Nnewi USA Inc. (NUSA)






HELD ON JUNE 29- JULY 3, 2011 @


The President of NUSA, Other members of the executive committee of NUSA, Various Chapter Presidents of NUSA and their executives here present, Distinguished guests,Umunnem n’Anaedo deemenuo!






I Salute you.

It is my pleasure and honor to present the keynote address for this year’s NUSA Annual Convention. The theme is – Meeting Nnewi Development Challenges and I consider it very appropriate. Two years ago, at Atlanta, the theme had been “Unity, Co-operation, and Understanding for the Development of Nnewi.” If the message of that theme sank in, we would then say that we are ready to meet the challenges to be faced.

It is by God’s design that this Convention is holding in Los Angeles – City of Angels. It means that God is here to help us fashion ways to meet the challenges. At the dedication of the temple and royal place which Solomon had built, God had appeared to him and promised – “if my people, who are called by my name, will humble themselves and pray and seek my face and turn from their wicked ways, then I will hear from heaven, and I will forgive their sins and will heal their land.” At the City of Angels, on this Saturday, July 2, 2011, we the members of NUSA pledge that “we will humble ourselves, pray and seek your face so that you will hear from heaven, forgive our sin and heal our land. Lord, please give us the eyes to see, the ear to listen, and the mind to discern how we can meet the challenges of Nnewi Development. We are also standing on the authority that you said that wherever two or three are gathered you will be in their midst and grant their request. Meeting the challenges of Nnewi development is a race against time, which we must all join to run in order to succeed. Some forty-odd years ago, while in Secondary school, I met this dashing young man from Uruagu, Nnewi. I came from Agulu, In Anaocha Local Government Area of Anambra State. Forty two years later, I have not regretted the decision I took to marry Edwin Ekwegbalu of Akabo-Edoji, Uruagu, Nnewi. All these years, I have derived exceptional joy and fulfilment

from any project or activity that aims to make our dear Nnewi a better place. This year’s theme, in essence, captures a fundamental question that should burn brightly and passionately in the heart of every proud son and daughter of Nnewi- how our dear city can attain its vast development potentials given its rich history, richer people and arguably, the richest potentials for growth of any community in Nigeria! By mentioning “Development Challenges”, our convention organizers have clearly drawn our attention to the fact that there are, indeed, challenges to Nnewi’s development that we must decisively tackle at events of this nature if our dear city is to truly live up to its nickname- “The Japan of Africa”.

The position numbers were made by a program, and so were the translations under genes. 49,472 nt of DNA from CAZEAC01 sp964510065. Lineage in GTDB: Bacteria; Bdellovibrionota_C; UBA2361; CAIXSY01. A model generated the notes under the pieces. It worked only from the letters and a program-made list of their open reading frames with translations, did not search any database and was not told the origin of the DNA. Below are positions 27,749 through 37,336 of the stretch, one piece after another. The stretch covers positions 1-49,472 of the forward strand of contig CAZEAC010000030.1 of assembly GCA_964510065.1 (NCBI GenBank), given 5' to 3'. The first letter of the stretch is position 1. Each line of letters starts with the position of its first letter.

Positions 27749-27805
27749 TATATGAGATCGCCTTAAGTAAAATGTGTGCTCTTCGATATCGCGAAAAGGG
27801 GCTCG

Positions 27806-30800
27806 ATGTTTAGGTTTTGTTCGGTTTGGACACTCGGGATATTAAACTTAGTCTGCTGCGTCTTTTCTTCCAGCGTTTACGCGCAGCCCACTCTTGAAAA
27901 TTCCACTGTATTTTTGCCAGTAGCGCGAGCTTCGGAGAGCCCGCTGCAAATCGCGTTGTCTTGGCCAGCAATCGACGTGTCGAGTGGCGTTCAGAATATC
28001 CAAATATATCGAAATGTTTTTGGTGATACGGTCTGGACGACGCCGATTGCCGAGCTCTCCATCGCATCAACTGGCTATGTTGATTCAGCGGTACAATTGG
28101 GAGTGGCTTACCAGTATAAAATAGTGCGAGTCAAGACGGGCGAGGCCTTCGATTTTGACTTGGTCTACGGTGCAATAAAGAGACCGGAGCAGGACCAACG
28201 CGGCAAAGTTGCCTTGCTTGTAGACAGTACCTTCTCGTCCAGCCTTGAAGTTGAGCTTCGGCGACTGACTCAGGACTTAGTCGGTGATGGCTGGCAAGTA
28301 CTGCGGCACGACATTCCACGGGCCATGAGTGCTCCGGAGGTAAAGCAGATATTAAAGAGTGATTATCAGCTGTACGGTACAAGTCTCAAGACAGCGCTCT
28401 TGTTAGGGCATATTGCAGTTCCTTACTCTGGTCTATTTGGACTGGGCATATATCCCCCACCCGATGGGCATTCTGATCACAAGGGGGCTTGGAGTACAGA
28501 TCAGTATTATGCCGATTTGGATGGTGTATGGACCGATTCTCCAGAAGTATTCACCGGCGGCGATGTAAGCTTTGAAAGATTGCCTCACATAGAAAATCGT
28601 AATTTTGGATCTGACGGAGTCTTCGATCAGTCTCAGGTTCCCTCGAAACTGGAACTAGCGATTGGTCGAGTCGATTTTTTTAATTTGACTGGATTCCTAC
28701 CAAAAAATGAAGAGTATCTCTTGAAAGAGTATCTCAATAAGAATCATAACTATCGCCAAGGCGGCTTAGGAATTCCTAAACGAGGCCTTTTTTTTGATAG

Nnewi, as a city, presents a lot of interesting paradoxes. If architectural masterpieces were to be one of the key criteria for assessing development, I believe Nnewi would readily qualify, given the sheer number of such wonders that dot our landscape. Yet, juxtapose this with our

ugly distinction of having some of the narrowest and worst road infrastructure of any city in Nigeria and a totally different picture emerges. Indeed, a visitor once joked that Nnewi people deliberately keep their roads in such deplorable state to ensure that the auto spare parts trade, for which the town and its people are nationally acclaimed, is sustained! Viewing Nnewi from the standpoint of the exceptional achievements of its sons and daughters can also be very uplifting. From J.C. Ulasi, one of the country’s earliest transport magnates, to Sir Louis Odumegwu Ojukwu, undisputedly Nigeria’s wealthiest man prior to his death in 1966, his son Ikemba Emeka Odumegwu- Ojukwu; Senator Nwafor Orizu, the country’s first Senate President, Chief Augustine Ilodibe and a host of other exceptionally accomplished businessmen, the impression you get is that of an exceptionally gifted and successful people. Yet, contrast this with the widely acknowledged disdain that the average Nnewian acquired for western education, especially from the late 70s to date and this illustrious history assumes some worrisome dimensions, especially for the future, given the power of knowledge in today’s society.